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Why Does Any Number Raised to Zero Power Always Give One?

2 to the power of 0

This post is also available in: हिन्दी (Hindi)

As a student you might have studied that any number raised to power zero (0) is always one (1), no matter what the number is – whole number, integer, rational number or irrational number. 

You might have used the expression $2^{0}$ as 1, while solving mathematical problems. But do you know why $2^{0}$ = 1?

Why 2 to the Power of 0 is 1?

There are many ways by which we can prove that any number raised to power 0 is 1. Let’s look at some of the ways where you can demonstrate or prove that  $a^{0}$ = 1.

Method 1

Any number divided by itself gives 1, i.e, $a\div a = 1$.

For example $5\div 5 = 1$, $129\div 129 = 1$, $\frac{3}{2}\div\frac{3}{2} = 1$, …

Let’s start with a÷a = 1

$=>\frac {a}{a} = 1 =>\frac {a^{1}}{a^{1}} = 1 $ (Since, $a^{1} = a$)

Now, recall a law of exponent for division $\frac{a^{m}}{a^{n}} = a^{m-n} $

So, $\frac {a^{1}}{a^{1}}$ becomes $a^{1 – 1} = a^{0}$

And hence,  $a^{0} = 1$.

Method 2

Let’s consider a sequence of powers of 3 in descending order

$3^{6} = 729$, $3^{5} = 243$, $3^{4} = 81$, $3^{3} = 27$, $3^{2} = 9$, $3^{1} = 3$

Did you notice a pattern in the above sequence of numbers? 

$3^{5} = 243 = 729 \div 3$

$3^{4} = 81 = 243 \div 3$

$3^{3} = 27 = 81 \div 3$

$3^{2} = 9 = 27 \div 3$

$3^{1} = 3 = 9 \div 3$

The pattern is

  • Power is decreasing by 1 
  • The number on right hand side is obtained by dividing by 3

Following the pattern, the next number will be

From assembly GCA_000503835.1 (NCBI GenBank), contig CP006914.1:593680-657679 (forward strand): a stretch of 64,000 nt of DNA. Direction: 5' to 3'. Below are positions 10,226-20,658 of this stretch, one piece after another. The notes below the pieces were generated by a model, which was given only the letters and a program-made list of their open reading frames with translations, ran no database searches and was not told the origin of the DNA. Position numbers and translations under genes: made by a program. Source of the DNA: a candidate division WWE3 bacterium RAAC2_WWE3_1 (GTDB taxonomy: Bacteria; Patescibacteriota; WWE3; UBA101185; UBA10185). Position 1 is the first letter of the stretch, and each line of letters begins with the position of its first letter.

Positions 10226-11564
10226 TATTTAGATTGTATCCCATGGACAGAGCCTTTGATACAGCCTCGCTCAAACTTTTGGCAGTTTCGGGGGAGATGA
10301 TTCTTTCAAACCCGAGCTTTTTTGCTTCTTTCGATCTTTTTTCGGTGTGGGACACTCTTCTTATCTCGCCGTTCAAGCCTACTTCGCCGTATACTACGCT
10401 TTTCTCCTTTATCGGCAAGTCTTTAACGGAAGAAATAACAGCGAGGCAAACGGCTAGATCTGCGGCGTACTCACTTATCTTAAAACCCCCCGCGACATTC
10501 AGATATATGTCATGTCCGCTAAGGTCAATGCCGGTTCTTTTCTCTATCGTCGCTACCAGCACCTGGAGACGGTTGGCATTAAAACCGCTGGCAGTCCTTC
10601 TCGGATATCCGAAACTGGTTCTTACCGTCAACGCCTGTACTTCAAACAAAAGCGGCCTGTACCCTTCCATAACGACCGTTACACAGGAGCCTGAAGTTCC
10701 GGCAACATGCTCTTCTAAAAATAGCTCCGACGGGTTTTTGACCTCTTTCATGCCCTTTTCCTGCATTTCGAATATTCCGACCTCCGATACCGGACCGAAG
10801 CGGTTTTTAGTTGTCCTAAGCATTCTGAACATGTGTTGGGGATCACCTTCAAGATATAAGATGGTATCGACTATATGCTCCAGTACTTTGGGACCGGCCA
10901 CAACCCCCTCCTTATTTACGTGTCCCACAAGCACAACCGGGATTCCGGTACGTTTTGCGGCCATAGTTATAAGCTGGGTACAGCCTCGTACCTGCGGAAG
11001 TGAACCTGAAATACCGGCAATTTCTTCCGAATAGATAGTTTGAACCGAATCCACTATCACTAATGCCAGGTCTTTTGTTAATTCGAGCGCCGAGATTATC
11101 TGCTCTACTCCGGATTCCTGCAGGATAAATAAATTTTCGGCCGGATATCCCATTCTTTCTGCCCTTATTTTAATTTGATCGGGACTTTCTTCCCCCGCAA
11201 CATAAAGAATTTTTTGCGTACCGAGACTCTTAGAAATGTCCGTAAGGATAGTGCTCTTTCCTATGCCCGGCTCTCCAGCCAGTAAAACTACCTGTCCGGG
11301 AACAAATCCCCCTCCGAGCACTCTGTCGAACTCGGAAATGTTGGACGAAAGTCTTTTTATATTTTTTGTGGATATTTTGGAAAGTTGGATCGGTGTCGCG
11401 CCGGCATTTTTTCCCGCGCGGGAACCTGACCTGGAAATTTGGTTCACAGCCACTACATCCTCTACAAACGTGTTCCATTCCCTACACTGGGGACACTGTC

$3^{1-1} = 3^{0} = 3\div 3 = 1$

So, again we see that $3^{0} = 1$, or in general $a^{0} = 1$.

Types of Coordinate Systems

Method 3

In this method you can use the multiplication rule of exponents to deduce that $a^{0} = 1$.

According to multiplication rule of exponents $a^{m} \times a^{n} = a^{m + n}$.

For example $a^{3} \times a^{4} = \left( a \times a \times a \right) \times \left(a \times a \times a \times a \right) = \left(a \times a \times a \times a \times a \times a \times a \right) = a^{7}$  

Or,  $a^{6} \times a^{2} = (a \times a \times a \times a \times a \times a) \times (a \times a) = (a \times a \times a \times a \times a \times a \times a \times a) = a^{8}$

Can you notice the shortcut here?

$\left(a × a × a × a × a × a … m \ times \right) × \left(a × a … n \ times \right) = \left(a × a × a × a × a × a × a × a … \left(m + n \right) \ times \right)$

i.e., $a^{m} \times a^{n} = a^{m+n}$

Now, consider any of the following two cases:

Case 1: $m = 0$

When $m = 0, a^{m} \times a^{n} = a^{m + n}$ becomes $a^{0} \times a^{n} = a^{0 + n} => a^{0} \times a^{n} = a^{n} $

$=> 1 \times a^{n} = a^{n} $ (Since, the product of a number multiplied by another number will be the same only when the other number is 1).

$=>a^{0} = 1$

Case 2: $n = 0$

When $n = 0, a^{m} \times a^{n} = a^{m + n} $ becomes $a^{m} \times a^{0} = a^{m + 0} => a^{m} \times a^{0} = a^{m}$ 

$=>a^{m} \times 1 = a^{m}$ (Since, the product of a number multiplied by another number will be the same only when the other number is 1).

$=>a^{0} = 1$.

Practice Problems

  1. Find the value of 
    1. $\left(2^{5} \right)^{0}$ 
    2. $\left(2^{0} \right)^{5}$ 
    3. $\left(3^{-6} \right)^{0}$ 
    4. $\left(3^{0} \right)^{-6}$
    5. $\left( \frac {1}{5^{0}}\right)^{0}$
  2. Simplify
    1. $2^{1 – 0} \times 2^{0 – 1} \times 2^{1} \times 2^{0} $
    2. $\frac{5^{2} \times 5^{-2} \times 5^{2 + 2} \times 5^0}{3^{-3} \times 3^{-3 + 3} \times 3^{0} \times 3^{3}} $

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